I’ve tried several, but with my own tweaking, I’ve come up with what I feel is the best-dried elderberry syrup recipe. If you have fresh elderberries, I’ll share how to use those too. I don’t have an elderberry bush nearby, so I rely on dried elderberries. You can find dried elderberries at Mountain Rose Herbs, Starwest Herbs, and Frontier. It takes almost two weeks to get an order from Mountain Rose Herbs, but I recently found that Frontier has most of its products on Amazon. Still, Mountain Rose Herbs is my favorite place to buy all my dried organic herbs, so I will wait on their long shipping times if I order ahead enough.
NOW is the time to start buying your stock of Elderberry though. When it’s gone for the season, it’s very hard to find quality Elderberry.
The Best Dried Elderberry Syrup Recipe
I buy my herbs in bulk for projects like this. These were purchased at Mountain Rose Herbs, but I also buy from Amazon. I’m very picky about my herbs though. They need to be organic, but I also have to trust the company. I’ve been burned before buying things from Amazon that were less than quality, related to herbs.
You will need dried elderberries (unless you are blessed to have access to fresh elderberry); cinnamon sticks, bark, or chips; and cloves. From the grocery, you will need fresh garlic, fresh ginger, and bottled water. I purchase my honey raw from a local grower, but you can also find that on Amazon.
best dried elderberry syrup recipe
I measured and added the dried elderberries, cinnamon chips (is what I had), and cloves to my stainless steel pot. (do not use aluminum) I chopped up the garlic and fresh ginger then added them to my water.
This is then brought to a boil, and reduced to a gentle simmer. I let it simmer until the mixture has reduced by about 1/2. This is called a decoction.
I then use this potato ricer to make sure I’m getting all the juicy goodness out.
Next, add the honey and stir well. I add this mixture to a large mason jar and keep it stored in my fridge. I drink a “shot” (about an oz) daily, or more if I have cold symptoms. Sometimes it turns into a loose jellied type of mixture. I just shake it well.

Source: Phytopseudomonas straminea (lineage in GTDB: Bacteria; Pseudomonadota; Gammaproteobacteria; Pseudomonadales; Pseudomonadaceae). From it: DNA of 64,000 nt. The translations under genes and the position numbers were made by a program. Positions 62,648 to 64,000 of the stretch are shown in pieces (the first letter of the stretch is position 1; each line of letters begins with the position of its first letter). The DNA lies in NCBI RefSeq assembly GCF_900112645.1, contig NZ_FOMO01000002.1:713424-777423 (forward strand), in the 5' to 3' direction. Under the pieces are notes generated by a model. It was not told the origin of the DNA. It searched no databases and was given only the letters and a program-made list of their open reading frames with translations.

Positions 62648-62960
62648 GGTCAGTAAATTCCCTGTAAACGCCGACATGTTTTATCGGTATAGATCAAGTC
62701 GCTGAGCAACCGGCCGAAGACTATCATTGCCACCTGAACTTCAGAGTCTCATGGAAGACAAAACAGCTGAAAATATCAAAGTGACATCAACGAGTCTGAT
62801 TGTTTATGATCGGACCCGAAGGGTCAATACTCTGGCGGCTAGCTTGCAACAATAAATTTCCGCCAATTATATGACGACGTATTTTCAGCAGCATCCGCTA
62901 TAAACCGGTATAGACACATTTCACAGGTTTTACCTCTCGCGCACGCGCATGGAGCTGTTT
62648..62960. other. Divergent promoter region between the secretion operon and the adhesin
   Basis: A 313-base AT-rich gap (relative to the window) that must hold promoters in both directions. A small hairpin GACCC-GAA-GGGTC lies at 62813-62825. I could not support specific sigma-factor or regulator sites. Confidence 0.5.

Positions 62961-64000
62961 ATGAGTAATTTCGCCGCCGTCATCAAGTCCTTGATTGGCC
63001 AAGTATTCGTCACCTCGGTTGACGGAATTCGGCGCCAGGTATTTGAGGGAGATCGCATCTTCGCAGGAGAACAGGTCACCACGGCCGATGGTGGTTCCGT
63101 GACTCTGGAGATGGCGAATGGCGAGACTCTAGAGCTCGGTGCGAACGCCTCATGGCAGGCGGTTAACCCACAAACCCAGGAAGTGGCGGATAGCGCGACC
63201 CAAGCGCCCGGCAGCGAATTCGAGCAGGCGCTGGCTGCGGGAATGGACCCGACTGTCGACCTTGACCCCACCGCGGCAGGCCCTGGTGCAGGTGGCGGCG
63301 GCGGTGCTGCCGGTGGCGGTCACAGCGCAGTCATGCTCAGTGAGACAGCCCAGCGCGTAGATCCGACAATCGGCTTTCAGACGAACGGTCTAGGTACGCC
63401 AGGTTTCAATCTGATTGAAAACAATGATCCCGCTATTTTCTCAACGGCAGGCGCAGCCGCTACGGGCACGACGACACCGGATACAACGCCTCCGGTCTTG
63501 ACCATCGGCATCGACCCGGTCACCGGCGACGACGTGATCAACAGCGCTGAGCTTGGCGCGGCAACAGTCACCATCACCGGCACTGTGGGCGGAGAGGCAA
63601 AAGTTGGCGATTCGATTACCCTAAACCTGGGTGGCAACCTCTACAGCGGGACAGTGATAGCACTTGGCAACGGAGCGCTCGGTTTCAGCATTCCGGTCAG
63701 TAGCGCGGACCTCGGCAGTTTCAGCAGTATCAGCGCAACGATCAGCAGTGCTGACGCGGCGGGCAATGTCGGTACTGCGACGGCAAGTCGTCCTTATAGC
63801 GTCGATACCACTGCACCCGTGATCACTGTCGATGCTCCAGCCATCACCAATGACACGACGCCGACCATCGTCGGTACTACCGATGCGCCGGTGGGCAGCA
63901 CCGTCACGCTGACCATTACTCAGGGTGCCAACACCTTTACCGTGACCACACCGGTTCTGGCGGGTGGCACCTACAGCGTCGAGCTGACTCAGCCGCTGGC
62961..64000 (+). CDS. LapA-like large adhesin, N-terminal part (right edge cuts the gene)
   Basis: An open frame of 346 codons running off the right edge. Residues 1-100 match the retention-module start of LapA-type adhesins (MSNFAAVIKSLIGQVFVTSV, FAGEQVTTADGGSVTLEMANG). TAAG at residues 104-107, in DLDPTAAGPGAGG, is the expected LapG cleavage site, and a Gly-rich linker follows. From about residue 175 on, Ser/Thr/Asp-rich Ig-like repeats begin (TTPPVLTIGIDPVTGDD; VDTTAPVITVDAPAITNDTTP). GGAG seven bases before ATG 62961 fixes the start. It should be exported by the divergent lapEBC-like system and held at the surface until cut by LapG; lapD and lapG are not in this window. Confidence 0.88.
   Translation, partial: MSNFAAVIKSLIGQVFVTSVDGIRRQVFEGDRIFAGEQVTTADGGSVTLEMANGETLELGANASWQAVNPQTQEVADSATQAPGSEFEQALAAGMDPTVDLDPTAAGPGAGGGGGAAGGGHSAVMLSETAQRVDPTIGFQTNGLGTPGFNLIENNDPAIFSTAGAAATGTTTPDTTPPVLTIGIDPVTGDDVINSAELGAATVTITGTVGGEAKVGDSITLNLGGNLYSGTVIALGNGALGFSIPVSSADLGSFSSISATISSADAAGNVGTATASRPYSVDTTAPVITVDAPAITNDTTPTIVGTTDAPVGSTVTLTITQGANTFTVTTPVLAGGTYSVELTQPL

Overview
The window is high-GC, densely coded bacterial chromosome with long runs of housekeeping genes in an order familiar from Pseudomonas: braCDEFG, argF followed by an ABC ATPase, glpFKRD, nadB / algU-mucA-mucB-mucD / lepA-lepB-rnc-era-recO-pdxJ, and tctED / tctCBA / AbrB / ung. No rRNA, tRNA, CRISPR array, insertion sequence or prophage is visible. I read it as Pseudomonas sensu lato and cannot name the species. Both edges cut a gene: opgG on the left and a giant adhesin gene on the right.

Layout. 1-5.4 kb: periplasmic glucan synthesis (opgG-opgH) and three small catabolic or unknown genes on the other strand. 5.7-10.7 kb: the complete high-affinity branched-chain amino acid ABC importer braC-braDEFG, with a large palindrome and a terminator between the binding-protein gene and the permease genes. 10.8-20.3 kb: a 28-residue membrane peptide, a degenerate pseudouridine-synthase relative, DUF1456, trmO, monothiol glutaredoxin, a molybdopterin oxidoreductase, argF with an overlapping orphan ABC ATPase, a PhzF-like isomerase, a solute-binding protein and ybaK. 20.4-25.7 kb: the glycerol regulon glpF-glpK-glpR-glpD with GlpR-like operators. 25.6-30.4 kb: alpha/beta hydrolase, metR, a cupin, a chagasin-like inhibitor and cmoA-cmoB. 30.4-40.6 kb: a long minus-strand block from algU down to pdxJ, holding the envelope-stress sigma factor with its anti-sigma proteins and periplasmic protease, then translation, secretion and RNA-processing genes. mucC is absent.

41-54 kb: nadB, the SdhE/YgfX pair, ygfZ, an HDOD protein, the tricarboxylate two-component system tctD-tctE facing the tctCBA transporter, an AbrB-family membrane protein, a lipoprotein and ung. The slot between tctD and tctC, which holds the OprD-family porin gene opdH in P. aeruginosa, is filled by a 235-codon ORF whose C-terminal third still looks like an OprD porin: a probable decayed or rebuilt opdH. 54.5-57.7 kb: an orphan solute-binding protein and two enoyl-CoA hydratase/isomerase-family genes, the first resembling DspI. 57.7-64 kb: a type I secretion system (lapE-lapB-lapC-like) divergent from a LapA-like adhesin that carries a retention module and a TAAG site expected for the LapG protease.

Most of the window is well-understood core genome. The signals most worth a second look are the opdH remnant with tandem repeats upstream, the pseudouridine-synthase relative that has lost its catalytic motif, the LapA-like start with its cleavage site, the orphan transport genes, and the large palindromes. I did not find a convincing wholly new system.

1 Cup Dried Elderberries (2 cups fresh)
5-6 Whole cloves (you can crush those a little if you like because you will be straining this out)
Fresh Garlic (I love it a lot, but you can start with 3-4 cloves)
Fresh Ginger (I love a lot of this, but start with about a fingers length, chopped or cut up)
4-5 cups bottled water
Raw Honey (around 2 cups)
Place all in a stainless steel pot. Bring to a boil, and then reduce heat to moderate, to a simmer. Let this cook down about 1/2. Mash the mixture a little bit with a fork or other kitchen utensil after the berries start getting soft.
After the liquid has reduced, then carefully start straining the mixture. I love to use the potato ricer because it gets all the juice out. Be very careful with it though. You can let the mixture cool just a little, but not all the way. You want the honey to mix well.
After you get this all strained, measure, and add equal amounts of honey. This should make about 4 cups of Elderberry syrup. Store in a large mason jar, and keep in your refrigerator.
This is awesome to use as pancake syrup too! It goes along with my philosophy of letting food be your medicine!
Benefits of Elderberry Syrup
I will just share that as a nurse, I’m pretty sure there are not any double-blinded studies related to the benefits of elderberry syrup. Elderberry syrup has been used for years by herbalists as a way to nurture the body with ingredients full of antioxidants and immune support.
The benefits of using elderberries may include being supportive of the immune system, helping with inflammation issues, reducing symptoms and time to heal after contracting a cold or flu, supportive of sinus issues, allergies, and constipation. (this does not take the place of consulting your medical doctor, and is in no way attempting to diagnose or provide treatment guidelines)
The Sloan Kettering Memorial Site which provides wonderful information on all types of herbal use shares that there have been limited studies to suggest elderberries may reduce flu and cold symptoms.
Safety issues are to never use elderberries uncooked as they contain compounds that may promote cyanide toxicity. So you ALWAYS need to cook your elderberries. Other cautions are to avoid if you have autoimmune issues, are on antidiabetic medications, or are on a diuretic or laxative (as the elderberries may increase the action of those medications). Also, a caution that pregnant or lactating women have a potential for gastrointestinal distress.
Of course, you also need to look for any allergic reaction when introducing a new food into your system. There was a case report of 11 people getting nausea and vomiting from a juice made with the elderberries, but they had juiced and injected RAW elderberries and leaves. So, do not make juice from raw berries and drink it. It must be cooked.
All in all, this is an awesome way to add nourishment through food!
It’s one of my favorites, and I always have it made up in my fridge! I keep this on hand year-round. Buying the supplies as I listed, (getting the elderberries in bulk), you will have enough supplies to last all fall and winter. I make another batch up as soon as we are out!